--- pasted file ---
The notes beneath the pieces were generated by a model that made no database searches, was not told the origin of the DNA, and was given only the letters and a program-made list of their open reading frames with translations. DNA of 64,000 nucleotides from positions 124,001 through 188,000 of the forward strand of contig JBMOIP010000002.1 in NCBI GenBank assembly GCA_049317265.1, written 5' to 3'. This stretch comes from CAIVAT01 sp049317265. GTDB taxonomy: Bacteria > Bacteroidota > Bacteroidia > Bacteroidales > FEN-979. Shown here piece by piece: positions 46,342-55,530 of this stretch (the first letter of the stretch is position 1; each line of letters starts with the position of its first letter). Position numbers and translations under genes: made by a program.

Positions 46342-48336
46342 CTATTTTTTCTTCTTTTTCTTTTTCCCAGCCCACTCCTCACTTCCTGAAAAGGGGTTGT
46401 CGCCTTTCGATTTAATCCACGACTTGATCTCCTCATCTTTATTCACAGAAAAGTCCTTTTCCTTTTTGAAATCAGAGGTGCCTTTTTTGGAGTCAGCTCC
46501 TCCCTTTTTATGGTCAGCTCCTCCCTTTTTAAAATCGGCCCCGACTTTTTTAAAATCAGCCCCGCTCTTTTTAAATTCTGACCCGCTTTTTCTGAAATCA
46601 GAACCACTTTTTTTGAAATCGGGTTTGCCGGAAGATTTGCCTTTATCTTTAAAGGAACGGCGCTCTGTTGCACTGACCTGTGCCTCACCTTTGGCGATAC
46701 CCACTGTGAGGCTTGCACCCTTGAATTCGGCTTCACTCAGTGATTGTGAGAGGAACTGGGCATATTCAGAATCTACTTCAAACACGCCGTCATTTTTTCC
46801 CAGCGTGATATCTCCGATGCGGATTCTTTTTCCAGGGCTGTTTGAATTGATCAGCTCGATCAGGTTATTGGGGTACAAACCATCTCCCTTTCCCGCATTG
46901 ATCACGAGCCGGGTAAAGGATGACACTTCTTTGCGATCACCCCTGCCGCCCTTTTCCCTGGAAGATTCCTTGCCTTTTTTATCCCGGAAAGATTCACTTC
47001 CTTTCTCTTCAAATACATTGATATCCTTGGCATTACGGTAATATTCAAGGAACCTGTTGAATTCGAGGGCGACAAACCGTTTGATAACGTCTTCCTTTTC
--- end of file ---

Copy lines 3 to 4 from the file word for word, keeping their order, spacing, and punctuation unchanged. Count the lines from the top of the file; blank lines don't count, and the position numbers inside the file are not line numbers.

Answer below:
46342 CTATTTTTTCTTCTTTTTCTTTTTCCCAGCCCACTCCTCACTTCCTGAAAAGGGGTTGT
46401 CGCCTTTCGATTTAATCCACGACTTGATCTCCTCATCTTTATTCACAGAAAAGTCCTTTTCCTTTTTGAAATCAGAGGTGCCTTTTTTGGAGTCAGCTCC